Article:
My colleague in Consumer Goods, Tim Shaw, recently passed along an interesting article from Deloitte titled “Making Sense of Social Data.” It raises a number of points applicable to consumer goods as well as other industries, but most interestingly concludes social media data’s greatest value is realized when connected “
My colleague in Consumer Goods, Tim Shaw, recently passed along an interesting article from Deloitte titled “Making Sense of Social Data.” It raises a number of points applicable to consumer goods as well as other industries, but most interestingly concludes social media data’s greatest value is realized when connected “very deeply into your operating model,” and is of an implicit nature. That’s not how most businesses employ social media data currently.
The article places social media within the context of three waves playing out in Big Data. Phase one has nothing to do with social media; rather it’s the traditional, transaction-based knowledge commonplace among retailers — but less so in consumer goods — in combination with the wealth of insights available in web analytics:
“…purchasing histories, demographics, measures of engagement—that make customer targeting more feasible.”
That’s changing as CG adopts Demand Signal Repositories (DSR) that incorporate shopper and loyalty data, but it may be less actionable in a direct marketing sense, as it lacks consumer communication channel preferences and permission along with the ability to take action.
Phase two is a state many industries find themselves in today, where social media is a “bolt on” to some aspect of the business – think customer service, and marketing campaigns and promotions. Data generated is explicit, in that it’s volunteered by the consumer, but unlikely integrated with the aforementioned transaction, demographic and web data.
It’s the third phase where social media’s value is unleashed, when analytics blends with varied data sources to create an implicit understanding of consumers:
“In this wave, the focus shifts from the voice of the customer to the individual’s behavior. But more importantly, it looks at that behavior in the context of who is around them and how they interact. It gets below the curated, surface-level information we put out about ourselves online, to help understand what our digital trails and network really say about us.”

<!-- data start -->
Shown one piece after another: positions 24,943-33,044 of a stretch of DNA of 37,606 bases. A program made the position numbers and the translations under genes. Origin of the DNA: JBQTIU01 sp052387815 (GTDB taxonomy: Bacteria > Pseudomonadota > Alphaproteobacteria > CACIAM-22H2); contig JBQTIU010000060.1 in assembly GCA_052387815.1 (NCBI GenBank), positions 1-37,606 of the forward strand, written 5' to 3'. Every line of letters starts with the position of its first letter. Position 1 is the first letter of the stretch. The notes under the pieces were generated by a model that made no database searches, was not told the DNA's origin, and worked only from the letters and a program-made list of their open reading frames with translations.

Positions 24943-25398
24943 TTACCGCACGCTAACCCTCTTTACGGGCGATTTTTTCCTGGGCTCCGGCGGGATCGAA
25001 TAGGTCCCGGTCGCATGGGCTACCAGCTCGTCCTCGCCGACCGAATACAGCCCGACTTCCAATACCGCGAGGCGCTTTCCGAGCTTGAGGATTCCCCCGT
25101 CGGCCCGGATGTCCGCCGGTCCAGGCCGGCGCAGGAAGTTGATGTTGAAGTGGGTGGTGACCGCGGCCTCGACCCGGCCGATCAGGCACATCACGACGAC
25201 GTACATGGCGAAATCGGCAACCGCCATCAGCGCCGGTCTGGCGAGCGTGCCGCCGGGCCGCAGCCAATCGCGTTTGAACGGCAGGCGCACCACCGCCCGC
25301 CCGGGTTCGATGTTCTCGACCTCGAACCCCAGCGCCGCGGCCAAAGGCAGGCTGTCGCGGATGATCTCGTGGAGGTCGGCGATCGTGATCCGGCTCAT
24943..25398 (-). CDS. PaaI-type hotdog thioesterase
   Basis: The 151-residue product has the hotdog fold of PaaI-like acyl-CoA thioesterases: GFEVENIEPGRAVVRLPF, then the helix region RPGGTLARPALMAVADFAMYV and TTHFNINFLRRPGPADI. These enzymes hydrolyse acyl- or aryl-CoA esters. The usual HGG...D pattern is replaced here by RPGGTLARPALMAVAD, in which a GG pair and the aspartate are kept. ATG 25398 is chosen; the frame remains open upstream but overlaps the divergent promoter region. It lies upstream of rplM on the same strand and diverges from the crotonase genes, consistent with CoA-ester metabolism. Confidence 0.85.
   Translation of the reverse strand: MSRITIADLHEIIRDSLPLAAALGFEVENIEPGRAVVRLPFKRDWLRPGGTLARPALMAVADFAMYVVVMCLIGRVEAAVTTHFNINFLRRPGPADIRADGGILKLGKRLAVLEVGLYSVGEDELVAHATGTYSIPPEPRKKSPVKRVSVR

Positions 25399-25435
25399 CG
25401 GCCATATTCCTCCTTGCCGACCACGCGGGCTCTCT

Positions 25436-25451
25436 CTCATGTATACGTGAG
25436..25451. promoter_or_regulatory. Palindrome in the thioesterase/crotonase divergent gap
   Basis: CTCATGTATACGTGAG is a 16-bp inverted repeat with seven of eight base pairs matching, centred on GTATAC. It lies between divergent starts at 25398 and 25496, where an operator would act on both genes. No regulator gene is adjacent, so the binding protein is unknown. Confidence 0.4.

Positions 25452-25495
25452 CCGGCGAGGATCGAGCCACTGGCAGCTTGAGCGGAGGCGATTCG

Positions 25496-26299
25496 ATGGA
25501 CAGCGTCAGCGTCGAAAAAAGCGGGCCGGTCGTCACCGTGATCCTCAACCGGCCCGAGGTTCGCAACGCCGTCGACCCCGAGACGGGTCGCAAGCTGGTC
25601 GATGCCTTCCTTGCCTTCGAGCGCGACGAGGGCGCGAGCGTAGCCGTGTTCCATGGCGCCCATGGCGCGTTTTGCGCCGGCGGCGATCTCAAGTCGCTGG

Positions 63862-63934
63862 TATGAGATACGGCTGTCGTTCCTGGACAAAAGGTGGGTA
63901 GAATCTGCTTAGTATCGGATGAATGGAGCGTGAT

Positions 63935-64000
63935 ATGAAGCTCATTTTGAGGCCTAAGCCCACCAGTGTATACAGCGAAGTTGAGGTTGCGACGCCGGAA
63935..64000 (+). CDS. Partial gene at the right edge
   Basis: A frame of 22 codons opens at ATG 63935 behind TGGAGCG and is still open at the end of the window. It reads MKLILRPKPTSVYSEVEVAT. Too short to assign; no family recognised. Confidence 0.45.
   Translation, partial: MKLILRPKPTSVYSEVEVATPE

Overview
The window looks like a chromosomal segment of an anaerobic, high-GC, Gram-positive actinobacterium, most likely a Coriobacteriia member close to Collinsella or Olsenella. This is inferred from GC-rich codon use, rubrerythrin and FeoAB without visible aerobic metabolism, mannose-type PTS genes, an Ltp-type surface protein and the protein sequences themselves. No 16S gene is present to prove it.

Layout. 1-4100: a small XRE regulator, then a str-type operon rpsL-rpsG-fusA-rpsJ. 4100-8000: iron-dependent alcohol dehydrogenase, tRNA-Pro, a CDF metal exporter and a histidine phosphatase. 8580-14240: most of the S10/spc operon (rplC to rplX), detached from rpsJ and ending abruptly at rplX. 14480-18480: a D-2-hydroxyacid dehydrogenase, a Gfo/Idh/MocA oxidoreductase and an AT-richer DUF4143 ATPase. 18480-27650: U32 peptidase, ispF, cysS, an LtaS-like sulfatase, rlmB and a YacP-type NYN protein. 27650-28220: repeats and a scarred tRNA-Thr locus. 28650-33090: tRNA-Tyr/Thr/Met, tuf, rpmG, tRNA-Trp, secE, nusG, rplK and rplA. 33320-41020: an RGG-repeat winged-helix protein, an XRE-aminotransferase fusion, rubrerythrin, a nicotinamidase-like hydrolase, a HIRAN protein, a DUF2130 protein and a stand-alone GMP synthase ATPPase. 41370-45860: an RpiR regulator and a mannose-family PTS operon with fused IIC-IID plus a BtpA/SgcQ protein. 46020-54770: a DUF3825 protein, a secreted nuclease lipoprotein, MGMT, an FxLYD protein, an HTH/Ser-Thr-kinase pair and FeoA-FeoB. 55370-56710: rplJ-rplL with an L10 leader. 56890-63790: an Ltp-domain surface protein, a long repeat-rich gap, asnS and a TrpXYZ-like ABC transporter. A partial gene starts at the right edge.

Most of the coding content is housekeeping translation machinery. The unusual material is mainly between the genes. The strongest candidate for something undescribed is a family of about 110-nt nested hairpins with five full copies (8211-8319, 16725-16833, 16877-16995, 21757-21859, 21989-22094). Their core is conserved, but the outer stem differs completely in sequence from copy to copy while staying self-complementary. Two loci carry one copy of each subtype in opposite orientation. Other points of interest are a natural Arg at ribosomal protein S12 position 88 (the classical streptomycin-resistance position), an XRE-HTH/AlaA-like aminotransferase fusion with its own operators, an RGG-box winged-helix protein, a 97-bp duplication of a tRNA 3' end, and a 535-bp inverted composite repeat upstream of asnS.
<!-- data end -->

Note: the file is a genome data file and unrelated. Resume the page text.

I say “varied sources,” because the article claims mobile will contribute even more to consumer understanding than social. Given the adoption of smartphones, it makes sense. Mobile is state based, real time and offers multiple channels to connect with consumers at the point of action. This is especially applicable to Consumer Goods, where the mobile channel presents an opportunity to connect with and influence shoppers independent of the retailer while at the point of purchase.
With so much data generated by so many sources, updated almost continuously, it will be important to isolate the most relevant information — much like settling on the key performance indicators (KPIs) and metrics important to your business amid all the possibilities.
“It doesn’t take all the data in the world, however. With so much data available, from so many different sources, it may actually be possible to build a 360 degree view of the customer; but for most companies, 15 degrees will do. The real challenge is making sure that you have the right 15 degrees.”
Teradata’s varied capabilities appear uniquely matched to all of challenges outlined in the article. Do you agree?